… particularly when we’re purposefuly opting out of the upper-right? (OK, better said: trying to steer clear from the right quadrant altogether)

Let me explain, David White’s interesting representation of our lives online started with the continuum between visitor – resident, personal-professional matrix, bringing about very valid points about how we choose (?) to spend our life online. And I’m questioning the choosing part because at some point it feels more like we’re just directed to live more digitally, whether we want / like it or not.

While I found the approach for tapping into the bottom-right quadrant (resident-professional) interesting and quite relevant given the direction that education is taking, I couldn’t help frowning wondering about the counterweight arguments to spend less time online, from plain ergonomics and mental health, to data management and how our virtual lives are stripping us off of whatever privacy we’d like to have. Digital literacy MUST include information about how we can protect our data and not having it used against us (I really don’t need 100 ads prompting me to buy, buy, buy).

White’s characterization of our lives and online activities made me reflect on my love/hate relationship with the internet, go down memory lane, think about where our digital lives are going, and wonder how I will educate my child to appreciate life offline as she currently does. Besides the obvious: how to bring about work/life balance if work (in this case education) is now in the residential state.

As someone who had her first personal computer in my early teens – quite uncommon in the mid-nineties-, constantly quarreled with her father for blocking the phone line after 10 pm with the dial-up modem (me: who will be calling at this time? / dad: why do you need to be online at this time?) and used the good ol’ encyclopedia (book and later on the fancy CD-ROM versions) to do her assignments, it is easy to assume that my quasi-native interactions with computers are something that have been evolving almost in parallel with the technology.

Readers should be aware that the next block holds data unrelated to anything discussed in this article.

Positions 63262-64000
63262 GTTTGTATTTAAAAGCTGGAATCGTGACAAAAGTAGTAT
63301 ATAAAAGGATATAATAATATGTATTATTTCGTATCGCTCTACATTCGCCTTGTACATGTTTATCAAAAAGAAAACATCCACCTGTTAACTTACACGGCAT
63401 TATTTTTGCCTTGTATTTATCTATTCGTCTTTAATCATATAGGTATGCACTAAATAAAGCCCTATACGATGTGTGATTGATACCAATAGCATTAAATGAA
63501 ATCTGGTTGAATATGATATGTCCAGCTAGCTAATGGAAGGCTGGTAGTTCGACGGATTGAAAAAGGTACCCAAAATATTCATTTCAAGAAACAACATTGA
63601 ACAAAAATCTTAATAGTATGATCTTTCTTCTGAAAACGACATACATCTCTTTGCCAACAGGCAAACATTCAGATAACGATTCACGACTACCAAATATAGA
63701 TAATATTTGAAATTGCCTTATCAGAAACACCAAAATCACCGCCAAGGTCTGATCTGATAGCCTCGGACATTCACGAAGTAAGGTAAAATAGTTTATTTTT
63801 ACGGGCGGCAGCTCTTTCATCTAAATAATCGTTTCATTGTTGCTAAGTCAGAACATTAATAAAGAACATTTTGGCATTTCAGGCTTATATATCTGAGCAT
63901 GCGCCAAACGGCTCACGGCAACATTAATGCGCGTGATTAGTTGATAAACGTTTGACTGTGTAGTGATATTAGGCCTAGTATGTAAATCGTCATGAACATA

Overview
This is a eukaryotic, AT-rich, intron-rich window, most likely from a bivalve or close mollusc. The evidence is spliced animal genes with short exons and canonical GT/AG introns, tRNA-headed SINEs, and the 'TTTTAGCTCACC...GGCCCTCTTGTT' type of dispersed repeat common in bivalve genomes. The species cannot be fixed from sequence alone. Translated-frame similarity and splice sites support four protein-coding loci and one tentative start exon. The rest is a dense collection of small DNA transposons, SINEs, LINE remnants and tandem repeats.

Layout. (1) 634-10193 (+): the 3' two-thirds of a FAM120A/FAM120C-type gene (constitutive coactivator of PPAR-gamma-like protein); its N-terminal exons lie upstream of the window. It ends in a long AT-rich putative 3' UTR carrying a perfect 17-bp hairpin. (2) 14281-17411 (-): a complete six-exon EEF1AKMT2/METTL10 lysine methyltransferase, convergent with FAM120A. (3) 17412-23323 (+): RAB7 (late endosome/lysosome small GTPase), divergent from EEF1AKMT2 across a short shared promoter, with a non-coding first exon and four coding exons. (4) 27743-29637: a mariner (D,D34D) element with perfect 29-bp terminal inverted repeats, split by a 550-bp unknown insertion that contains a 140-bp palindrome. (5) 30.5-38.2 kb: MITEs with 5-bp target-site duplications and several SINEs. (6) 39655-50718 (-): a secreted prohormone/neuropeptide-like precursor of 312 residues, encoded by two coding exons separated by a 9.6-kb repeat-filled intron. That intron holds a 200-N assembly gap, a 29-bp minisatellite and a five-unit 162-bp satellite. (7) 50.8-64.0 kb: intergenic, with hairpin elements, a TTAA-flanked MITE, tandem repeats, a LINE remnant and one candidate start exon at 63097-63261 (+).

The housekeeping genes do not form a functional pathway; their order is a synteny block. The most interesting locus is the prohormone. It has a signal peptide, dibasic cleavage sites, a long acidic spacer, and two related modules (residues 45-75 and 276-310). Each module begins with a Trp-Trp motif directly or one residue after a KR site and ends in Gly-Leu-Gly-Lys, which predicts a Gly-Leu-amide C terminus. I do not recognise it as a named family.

ICQ, Messenger, AOL chat, MySpace… been there, done that. At some point, they started to lose their allure; just imagine that a couple of my ICQ friends and I started with a pen-pal system, sending actual letters and postal cards to each other. The last bastion of resistance? I can only shrug at this thought. I’ve spent so much time online during my high school years that by the time I reached university, the request to send documents attached to emails rather than printing or carrying a USB drive everywhere were just part of every day.

At some point, my parents expressed their concern about the amount of time I was spending in front of a computer, while good part of it was doing uni assignments, most of the time was for other things, and I remember my mom asking things like: “why if instead of drinking a cup of coffee in front of your screen when chatting with a friend, you go out to an actual cafe with your friend and chat there?”  She was right.

I started traveling, and internet access wasn’t ubiquitous as it is today, so the detox that came with the experience of not being in front of a computer 80% of the time taught me an invaluable lesson: balance your time on/off online.

When in mid-2006, I received an invitation to join Facebook, I ignored it. It wasn’t until 2008, when most of my friends (those who asked me to write a blog instead of sending long emails) started doing everything via Facebook, that I joined. At first, I really liked it as it was a nice way to stay in touch with many people with whom otherwise contact would be lost; then I started to get annoyed by ads – somehow I felt they were spying on me – and decided to learn more about what was behind Facebook. After visiting the little house of horrors, I chose to remain there while no longer opening quizzes and other data-sucking features.

The line defining work/life balance is something that the introduction of personal computers and the internet blurred and have been smudging ever since, becoming almost non-existent with smartphones and smaller devices that allow us to be online 24/7. And while some of us were trying to keep it separated, the pandemic accelerated the transition to the bottom-right quadrant.

Personally, 95% of my time online happens in this quadrant. How did this happen? The pandemic played a significant role. With a new job, an essential-worker husband, and a toddler at home, during lockdowns, I had to make the best out of my time online, which meant no spending time on social media or anything else that wasn’t related to my work. It worked as a charm. I’ve checked Facebook a total of 9 times since March 2020 – do I miss it? no. I posted that I was going into FB hiatus, so if anyone wanted to reach me, they could do it via email. It worked.

Again, this was all personal choice – if I’m going to spend time online as a resident-professional, I will not spend extra time for personal stuff. I see this as a trade-off with the great outcome of my having a sort of work-life balance translated as online-offline balance.

As online educators, it is part of our responsibility to invite students to do something offline, to get out of the internet altogether, and to learn how to balance their personal/professional- online/offline lives. Internet simplifies a lot of things while at the same time increasing the complexity of others. Awareness of the tradeoffs and risks associated with moving to the bottom-right quadrant is important for making the best out of this transition.

do we really want to move to the bottom-right quadrant?…